DUBLIN — The debate over legalizing abortion in Ireland flared Wednesday after the government confirmed that a woman in the midst of a miscarriage was refused an abortion and died in an Irish hospital after suffering from blood poisoning.
Prime Minister Enda Kenny said he was awaiting findings from three investigations into the death of Savita Halappanavar, a 31-year-old Indian woman who was 17 weeks pregnant. Her case highlighted the legal limbo in which pregnant women facing severe health problems can find themselves in predominantly Catholic Ireland.
Ireland’s constitution officially bans abortion, but a 1992 Supreme Court ruling found the procedure should be legalized for situations when the woman’s life is at risk from continuing the pregnancy. Five governments since have refused to pass a law resolving the confusion, leaving Irish hospitals reluctant to terminate pregnancies except in the most obviously life-threatening circumstances.
Halappanavar’s husband, Praveen, said doctors at University Hospital Galway in western Ireland determined she was miscarrying within hours of her hospitalization for severe pain on Sunday, Oct. 21. He said over the next three days, doctors refused their requests for an abortion to combat her surging pain and fading health.
The hospital declined to say whether doctors believed Halappanavar’s blood poisoning could have been reversed had she received an abortion rather than waiting for the fetus to die on its own. In a statement, it described its own investigation into the death, and a parallel probe by the government’s Health Service Executive, as “standard practice” whenever a pregnant woman dies in a hospital.
Opposition politicians appealed Wednesday for Kenny’s government to introduce legislation immediately to make the 1992 Supreme Court judgment part of statutory law. Barring any such bill, the only legislation defining the illegality of abortion in Ireland dates to 1861, when the entire island was part of the United Kingdom. That British law, still valid here due to Irish inaction on the matter, states it is a crime punishable by life imprisonment to “procure a miscarriage.”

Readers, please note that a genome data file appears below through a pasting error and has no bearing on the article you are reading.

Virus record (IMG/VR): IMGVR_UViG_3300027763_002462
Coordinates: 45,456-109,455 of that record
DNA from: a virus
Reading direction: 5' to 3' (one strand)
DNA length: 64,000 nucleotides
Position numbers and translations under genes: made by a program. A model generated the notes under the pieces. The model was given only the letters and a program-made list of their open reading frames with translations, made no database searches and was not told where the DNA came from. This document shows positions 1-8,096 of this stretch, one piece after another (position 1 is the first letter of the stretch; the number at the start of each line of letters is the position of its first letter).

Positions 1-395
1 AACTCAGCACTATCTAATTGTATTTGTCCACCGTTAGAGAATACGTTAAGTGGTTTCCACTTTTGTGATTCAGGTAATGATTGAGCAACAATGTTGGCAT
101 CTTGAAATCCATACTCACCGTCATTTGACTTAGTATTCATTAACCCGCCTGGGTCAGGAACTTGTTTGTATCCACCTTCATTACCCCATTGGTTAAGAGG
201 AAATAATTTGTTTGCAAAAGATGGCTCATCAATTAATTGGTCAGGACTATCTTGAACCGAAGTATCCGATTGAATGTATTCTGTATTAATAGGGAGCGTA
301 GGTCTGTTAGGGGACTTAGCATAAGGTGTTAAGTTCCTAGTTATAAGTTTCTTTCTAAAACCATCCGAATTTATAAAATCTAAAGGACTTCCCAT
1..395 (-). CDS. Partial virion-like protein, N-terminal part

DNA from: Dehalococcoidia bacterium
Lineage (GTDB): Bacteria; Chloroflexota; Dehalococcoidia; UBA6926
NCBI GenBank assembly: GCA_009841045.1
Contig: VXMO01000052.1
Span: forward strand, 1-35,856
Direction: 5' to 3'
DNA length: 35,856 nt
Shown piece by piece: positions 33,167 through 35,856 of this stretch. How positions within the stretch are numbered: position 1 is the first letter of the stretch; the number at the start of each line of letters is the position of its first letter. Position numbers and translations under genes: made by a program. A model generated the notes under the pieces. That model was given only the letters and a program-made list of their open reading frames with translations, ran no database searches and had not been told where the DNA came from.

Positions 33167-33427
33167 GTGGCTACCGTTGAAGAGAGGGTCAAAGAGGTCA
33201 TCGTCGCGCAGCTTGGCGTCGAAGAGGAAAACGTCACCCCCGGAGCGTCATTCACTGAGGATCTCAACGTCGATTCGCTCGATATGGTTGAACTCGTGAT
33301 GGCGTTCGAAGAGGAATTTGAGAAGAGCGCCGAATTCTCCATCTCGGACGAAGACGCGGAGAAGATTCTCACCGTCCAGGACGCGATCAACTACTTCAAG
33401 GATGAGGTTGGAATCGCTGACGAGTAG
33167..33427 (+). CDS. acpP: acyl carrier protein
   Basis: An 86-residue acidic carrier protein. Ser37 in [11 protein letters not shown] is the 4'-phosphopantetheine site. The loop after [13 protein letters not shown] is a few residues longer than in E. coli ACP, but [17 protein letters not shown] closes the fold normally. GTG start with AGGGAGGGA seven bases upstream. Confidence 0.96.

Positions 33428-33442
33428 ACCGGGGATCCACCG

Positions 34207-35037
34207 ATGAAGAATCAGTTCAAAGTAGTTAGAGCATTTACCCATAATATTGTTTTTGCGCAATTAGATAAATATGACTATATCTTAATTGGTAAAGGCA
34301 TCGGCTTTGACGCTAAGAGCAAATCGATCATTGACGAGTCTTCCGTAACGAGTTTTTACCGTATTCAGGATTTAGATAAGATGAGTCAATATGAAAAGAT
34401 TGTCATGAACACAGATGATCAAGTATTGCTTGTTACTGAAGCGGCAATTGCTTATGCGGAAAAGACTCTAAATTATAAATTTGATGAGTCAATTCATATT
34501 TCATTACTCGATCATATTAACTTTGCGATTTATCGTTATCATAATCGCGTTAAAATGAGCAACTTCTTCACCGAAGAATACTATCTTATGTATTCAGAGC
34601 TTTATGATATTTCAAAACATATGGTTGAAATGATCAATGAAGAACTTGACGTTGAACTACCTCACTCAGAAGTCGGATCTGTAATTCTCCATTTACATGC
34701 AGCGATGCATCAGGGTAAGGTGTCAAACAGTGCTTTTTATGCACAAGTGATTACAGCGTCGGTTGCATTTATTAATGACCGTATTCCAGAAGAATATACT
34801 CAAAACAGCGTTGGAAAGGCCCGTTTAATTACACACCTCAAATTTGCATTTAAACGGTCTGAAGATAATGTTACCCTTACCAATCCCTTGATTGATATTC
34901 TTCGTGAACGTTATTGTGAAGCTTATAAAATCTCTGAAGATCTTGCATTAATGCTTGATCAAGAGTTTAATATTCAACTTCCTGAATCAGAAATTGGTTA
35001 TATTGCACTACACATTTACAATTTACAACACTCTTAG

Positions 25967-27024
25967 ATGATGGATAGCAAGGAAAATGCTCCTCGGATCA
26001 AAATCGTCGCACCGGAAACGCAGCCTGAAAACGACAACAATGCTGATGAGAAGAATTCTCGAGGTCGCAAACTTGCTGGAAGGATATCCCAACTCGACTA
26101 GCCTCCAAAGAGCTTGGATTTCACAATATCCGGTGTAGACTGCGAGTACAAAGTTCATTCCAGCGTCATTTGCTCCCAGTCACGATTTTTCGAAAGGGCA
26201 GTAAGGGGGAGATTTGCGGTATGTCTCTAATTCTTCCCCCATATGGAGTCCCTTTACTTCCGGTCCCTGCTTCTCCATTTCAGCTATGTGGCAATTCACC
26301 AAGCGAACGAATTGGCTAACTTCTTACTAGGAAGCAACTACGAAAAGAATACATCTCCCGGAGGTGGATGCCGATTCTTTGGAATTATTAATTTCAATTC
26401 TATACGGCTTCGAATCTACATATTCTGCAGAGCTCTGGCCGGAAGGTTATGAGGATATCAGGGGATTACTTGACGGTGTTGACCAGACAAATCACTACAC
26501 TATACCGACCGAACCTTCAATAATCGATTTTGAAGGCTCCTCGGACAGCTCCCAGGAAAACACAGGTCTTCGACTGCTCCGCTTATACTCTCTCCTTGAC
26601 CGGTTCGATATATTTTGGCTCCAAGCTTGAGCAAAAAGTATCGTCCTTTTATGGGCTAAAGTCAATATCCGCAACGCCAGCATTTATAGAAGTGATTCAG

In the 1992 case, a 14-year-old girl identified in court only as “X’’ successfully sued the government for the right to have an abortion in England. She had been raped by a neighbor. When her parents reported the crime to police, the attorney general ordered her not to travel abroad for an abortion, arguing this would violate Ireland’s constitution.
The Supreme Court ruled she should be permitted an abortion in Ireland, never mind England, because she was making credible threats to commit suicide if refused one. During the case, the girl reportedly suffered a miscarriage.
Since then, Irish governments twice have sought public approval to legalize abortion in life-threatening circumstances — but excluding a suicide threat as acceptable grounds. Both times voters rejected the
An abortions right group, Choice Ireland, said Halappanavar might not have died had any previous government legislated in line with the X judgment. Earlier this year, the government rejected an opposition bill to do this.